One of the benefits of choosing a revocable living trust over a will is that, in many cases, when the trust maker passes away, his or her trust can be settled quicker and more efficiently than a will can be probated. So, exactly how long does it take to settle a trust? The answer is, “it depends”. There are a lot of factors that, taken together, determine how long it will take for your successor trustee to transfer the property in your trust to the appropriate beneficiaries. Here are a few of those factors:
- Is Your Estate Taxable? If your estate owes gift or estate taxes, then your trust can’t be settled until the appropriate returns are filed, the taxes are paid, and your successor trustee gets authorization from the IRS to distribute the remaining trust assets.
- How Many Beneficiaries Do You Have? Trusts with a large number of beneficiaries tend to take longer to settle, as do trusts whose beneficiaries are hard to locate. The more time your successor trustee (or estate attorney) spends trying to track down beneficiaries, or attempting to coordinate with known beneficiaries, the longer it will take to settle your trust.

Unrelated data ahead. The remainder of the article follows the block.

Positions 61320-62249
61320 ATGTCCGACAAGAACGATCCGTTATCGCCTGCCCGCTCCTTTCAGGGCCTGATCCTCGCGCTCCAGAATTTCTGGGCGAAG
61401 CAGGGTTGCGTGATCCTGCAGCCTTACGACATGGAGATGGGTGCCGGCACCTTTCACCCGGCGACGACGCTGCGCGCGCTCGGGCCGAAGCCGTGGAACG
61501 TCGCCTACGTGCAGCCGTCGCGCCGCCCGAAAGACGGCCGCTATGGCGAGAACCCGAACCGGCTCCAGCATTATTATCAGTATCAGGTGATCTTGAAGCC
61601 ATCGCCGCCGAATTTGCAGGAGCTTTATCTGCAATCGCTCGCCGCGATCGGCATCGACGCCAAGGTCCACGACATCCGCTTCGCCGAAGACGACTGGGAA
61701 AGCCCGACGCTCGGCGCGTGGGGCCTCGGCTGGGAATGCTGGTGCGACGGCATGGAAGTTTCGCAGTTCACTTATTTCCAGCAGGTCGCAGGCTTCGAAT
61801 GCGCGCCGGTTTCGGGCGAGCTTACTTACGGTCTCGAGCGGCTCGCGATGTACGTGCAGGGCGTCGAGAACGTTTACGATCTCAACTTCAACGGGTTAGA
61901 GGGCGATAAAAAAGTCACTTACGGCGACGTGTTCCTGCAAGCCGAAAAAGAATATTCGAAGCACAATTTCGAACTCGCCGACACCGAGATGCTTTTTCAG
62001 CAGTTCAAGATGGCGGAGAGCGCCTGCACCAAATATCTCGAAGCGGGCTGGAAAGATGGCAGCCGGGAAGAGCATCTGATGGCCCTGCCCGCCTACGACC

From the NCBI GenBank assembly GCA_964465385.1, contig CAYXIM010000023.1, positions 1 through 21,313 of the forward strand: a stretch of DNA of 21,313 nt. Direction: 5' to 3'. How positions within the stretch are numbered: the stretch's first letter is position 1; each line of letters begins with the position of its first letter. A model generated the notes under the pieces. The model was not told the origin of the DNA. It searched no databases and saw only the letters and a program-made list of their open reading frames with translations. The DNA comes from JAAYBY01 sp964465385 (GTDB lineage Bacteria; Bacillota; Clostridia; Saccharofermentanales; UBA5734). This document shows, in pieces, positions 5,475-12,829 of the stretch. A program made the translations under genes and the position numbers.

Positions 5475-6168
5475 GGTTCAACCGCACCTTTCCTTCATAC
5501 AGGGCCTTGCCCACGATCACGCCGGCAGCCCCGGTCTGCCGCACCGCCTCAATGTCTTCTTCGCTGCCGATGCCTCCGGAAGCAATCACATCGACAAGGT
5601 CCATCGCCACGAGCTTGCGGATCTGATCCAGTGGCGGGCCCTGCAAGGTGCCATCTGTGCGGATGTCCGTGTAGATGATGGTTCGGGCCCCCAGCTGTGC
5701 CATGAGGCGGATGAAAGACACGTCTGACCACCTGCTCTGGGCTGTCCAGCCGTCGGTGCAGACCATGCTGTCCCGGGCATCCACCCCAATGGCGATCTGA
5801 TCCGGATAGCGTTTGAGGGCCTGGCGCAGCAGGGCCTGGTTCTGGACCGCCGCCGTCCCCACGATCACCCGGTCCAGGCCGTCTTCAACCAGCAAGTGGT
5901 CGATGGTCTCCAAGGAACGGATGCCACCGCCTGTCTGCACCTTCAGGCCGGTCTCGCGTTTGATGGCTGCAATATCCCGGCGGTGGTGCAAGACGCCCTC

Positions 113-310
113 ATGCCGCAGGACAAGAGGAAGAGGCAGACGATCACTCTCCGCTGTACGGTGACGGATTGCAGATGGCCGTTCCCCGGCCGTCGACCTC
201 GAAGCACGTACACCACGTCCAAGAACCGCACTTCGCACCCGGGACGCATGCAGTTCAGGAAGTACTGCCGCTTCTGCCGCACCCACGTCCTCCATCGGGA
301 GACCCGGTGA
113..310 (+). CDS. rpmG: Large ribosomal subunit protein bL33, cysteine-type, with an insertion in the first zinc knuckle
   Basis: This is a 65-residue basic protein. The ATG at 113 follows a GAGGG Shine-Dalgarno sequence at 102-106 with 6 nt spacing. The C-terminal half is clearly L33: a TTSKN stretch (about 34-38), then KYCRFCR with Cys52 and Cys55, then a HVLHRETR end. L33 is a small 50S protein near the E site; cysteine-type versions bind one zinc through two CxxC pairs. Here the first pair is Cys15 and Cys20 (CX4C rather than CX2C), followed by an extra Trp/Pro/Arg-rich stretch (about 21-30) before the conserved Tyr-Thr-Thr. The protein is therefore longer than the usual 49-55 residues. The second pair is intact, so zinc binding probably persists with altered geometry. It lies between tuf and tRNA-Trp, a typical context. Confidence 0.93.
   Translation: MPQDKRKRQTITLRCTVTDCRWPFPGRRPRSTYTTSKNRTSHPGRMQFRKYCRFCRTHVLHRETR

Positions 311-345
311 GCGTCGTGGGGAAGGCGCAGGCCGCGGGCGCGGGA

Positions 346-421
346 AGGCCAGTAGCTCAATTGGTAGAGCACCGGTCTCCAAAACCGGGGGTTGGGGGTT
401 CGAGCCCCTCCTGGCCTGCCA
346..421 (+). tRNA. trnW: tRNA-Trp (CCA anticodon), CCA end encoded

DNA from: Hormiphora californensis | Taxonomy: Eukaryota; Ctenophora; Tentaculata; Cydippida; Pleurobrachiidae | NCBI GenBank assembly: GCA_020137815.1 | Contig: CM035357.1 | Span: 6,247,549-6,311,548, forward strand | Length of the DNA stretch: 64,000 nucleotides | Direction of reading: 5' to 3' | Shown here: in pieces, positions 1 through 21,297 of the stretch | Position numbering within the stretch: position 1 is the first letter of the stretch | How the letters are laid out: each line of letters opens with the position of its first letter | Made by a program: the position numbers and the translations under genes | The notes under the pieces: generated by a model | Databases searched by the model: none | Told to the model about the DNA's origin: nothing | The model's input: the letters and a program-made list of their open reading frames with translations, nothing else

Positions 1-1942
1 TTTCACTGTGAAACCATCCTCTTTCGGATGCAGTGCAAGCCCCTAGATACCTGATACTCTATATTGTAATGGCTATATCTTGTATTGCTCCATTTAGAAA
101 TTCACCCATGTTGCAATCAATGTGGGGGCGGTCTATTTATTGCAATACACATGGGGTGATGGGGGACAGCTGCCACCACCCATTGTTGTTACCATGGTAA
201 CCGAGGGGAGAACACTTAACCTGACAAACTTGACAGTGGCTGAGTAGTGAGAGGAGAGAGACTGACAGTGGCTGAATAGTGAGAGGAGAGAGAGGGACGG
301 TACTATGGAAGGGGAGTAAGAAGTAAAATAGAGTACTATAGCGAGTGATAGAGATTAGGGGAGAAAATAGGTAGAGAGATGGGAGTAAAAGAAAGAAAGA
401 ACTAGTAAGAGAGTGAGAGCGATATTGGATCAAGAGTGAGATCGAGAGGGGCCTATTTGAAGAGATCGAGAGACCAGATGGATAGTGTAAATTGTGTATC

- How Large and Complicated is Your Estate? If you have a large number of complex assets, then making sure the assets are properly valued and then distributed to your beneficiaries in the appropriate way can take some time.
- Do Your Beneficiaries Get Along? If there’s one thing that can prolong the administration of the trust more than anything else, it’s conflict among beneficiaries or between your beneficiaries and your trustee. In the worst case scenario, feuding beneficiaries (or family members who weren’t named in your trust) can file a lawsuit challenging the validity of your trust. It’s very difficult to convince a judge to declare your trust invalid, but even if they lose, those challenging your trust can tie it up in court and stall progress on administering your trust.
So, if you have a large, complicated estate, you owe taxes, and your beneficiaries are in constant conflict with each other or the trustee, then it could take a significant amount of time to settle your trust.
The good news is that most revocable living trusts don’t carry with them all of these difficult situations. If you have a relatively simple estate, you don’t owe taxes, and your beneficiaries are cooperative, your trust could be settled in a few short months. And, your estate planning attorney can help establish your trust so that it will be as efficient as possible.
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